This past fall, the PAN Foundation conducted a survey to learn more about the financial assistance patients need to access their medications, and the challenges they face in finding it.
Distributed by over 20 patient advocacy organizations to tens of thousands of patients, the survey sheds light on the realities many Americans face in accessing necessary medical treatments. Read on for survey highlights.
Inability to Pay
Over one-third of patients surveyed were unable to pay for their medications without assistance from friends, family or patient assistance programs.
Cutting Corners and Cutting Back
Of surveyed patients who needed assistance but did not seek it:
- 32% filled some prescriptions but made them last longer by skipping doses
- 30% cut back on household expenses to pay for medications
- 28% used their savings to pay for out-of-pocket medication expenses
- 25% did not pay other bills in order to pay for their medications
- 24% did not fill their prescriptions
Help out of Reach
Among patients who were unsuccessful in getting financial assistance:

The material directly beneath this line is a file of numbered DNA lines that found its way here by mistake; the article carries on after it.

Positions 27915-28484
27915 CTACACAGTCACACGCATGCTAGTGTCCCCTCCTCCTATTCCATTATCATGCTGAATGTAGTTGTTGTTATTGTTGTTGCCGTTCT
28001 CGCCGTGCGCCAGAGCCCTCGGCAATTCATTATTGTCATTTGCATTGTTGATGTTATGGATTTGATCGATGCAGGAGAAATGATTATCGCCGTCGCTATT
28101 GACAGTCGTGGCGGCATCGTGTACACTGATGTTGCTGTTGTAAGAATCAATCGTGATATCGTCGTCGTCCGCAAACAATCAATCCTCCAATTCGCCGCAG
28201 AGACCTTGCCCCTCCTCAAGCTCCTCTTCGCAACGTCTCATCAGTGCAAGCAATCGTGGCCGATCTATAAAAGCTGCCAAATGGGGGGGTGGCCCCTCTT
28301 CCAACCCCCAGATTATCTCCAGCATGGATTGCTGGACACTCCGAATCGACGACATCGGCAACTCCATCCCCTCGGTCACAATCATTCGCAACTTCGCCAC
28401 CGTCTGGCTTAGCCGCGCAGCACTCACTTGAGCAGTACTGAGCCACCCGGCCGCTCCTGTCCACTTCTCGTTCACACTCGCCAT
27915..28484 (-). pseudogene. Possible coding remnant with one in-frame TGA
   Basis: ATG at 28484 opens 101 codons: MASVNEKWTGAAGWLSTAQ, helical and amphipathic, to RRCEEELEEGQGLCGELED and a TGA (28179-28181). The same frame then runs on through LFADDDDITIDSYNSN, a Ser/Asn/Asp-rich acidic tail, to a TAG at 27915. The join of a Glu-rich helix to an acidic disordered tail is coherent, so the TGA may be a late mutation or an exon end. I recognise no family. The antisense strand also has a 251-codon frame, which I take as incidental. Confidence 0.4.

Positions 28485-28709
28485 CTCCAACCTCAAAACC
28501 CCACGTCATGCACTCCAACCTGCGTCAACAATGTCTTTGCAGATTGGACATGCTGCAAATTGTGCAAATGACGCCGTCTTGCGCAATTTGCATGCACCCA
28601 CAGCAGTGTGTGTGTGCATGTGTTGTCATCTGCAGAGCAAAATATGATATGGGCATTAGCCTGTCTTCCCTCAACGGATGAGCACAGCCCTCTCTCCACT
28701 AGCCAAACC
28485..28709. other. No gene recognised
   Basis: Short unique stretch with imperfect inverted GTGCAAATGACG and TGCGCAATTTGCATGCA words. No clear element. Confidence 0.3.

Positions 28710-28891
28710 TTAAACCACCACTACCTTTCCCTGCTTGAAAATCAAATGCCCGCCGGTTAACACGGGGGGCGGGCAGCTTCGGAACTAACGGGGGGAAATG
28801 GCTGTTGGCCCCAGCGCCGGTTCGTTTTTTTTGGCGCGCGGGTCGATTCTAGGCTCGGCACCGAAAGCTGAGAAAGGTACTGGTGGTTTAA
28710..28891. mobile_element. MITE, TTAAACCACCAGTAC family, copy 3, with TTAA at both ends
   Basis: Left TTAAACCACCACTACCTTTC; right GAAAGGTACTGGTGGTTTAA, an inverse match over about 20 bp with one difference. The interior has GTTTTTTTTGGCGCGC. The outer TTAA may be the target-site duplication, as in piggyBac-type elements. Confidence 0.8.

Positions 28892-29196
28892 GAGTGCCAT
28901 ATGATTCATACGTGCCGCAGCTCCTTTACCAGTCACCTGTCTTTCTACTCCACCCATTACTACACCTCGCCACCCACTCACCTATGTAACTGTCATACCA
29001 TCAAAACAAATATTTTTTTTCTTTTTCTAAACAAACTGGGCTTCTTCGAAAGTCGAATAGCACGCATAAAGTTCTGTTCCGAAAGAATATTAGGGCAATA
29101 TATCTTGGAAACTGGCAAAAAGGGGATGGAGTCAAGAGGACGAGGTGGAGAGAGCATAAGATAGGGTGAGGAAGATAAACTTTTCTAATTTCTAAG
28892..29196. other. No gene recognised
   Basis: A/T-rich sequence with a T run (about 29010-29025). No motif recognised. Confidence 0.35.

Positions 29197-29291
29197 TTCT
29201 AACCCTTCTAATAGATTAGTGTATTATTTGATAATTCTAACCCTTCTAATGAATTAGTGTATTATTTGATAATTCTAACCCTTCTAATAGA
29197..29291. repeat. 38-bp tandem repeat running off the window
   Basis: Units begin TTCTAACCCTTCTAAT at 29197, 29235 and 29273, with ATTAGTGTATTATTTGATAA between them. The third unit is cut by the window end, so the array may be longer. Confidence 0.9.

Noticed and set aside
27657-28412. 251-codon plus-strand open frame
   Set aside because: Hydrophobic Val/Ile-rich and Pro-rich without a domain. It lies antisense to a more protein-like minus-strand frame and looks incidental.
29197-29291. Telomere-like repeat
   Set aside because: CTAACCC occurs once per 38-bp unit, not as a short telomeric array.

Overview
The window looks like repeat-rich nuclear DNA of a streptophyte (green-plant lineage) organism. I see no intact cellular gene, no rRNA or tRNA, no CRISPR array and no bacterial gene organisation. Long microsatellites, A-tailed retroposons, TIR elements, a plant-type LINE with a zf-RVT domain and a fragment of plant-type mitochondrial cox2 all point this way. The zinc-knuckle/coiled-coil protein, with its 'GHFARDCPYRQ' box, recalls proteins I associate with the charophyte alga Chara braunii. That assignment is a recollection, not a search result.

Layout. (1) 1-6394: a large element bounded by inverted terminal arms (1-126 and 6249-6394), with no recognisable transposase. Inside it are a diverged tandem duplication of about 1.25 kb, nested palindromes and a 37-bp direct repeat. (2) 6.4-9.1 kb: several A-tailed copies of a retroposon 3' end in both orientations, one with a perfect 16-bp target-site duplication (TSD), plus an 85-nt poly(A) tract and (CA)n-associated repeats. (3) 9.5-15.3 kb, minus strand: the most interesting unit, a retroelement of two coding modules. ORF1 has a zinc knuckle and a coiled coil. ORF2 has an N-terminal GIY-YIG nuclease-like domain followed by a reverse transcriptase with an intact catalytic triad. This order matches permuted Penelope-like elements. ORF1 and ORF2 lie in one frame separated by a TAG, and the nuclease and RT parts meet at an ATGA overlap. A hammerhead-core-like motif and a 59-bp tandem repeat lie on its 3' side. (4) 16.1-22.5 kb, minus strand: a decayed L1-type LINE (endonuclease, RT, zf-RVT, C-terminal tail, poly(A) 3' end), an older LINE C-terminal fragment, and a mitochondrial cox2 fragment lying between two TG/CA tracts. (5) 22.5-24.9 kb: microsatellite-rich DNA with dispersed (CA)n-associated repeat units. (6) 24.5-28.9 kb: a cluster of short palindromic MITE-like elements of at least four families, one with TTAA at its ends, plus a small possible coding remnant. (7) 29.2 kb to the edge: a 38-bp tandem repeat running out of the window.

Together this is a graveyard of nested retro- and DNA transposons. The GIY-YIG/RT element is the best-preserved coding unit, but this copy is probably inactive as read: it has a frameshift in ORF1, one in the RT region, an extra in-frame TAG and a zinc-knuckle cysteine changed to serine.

- 33% said there were programs that provided assistance for patients with their condition, but they did not meet eligibility requirements
- 20% said that assistance programs for patients with their condition did not have funding when they applied
- 16% said there were no programs that provided assistance for patients with their condition
Consequences of Not Receiving Financial Assistance
Of patients surveyed who were unsuccessful in getting financial assistance, the majority did not start their treatment, skipped doses or took smaller doses to make the prescription last longer.
For additional survey details, see our Issue Brief 3: Patient Experiences With Out-of-Pocket Medication Expenses.
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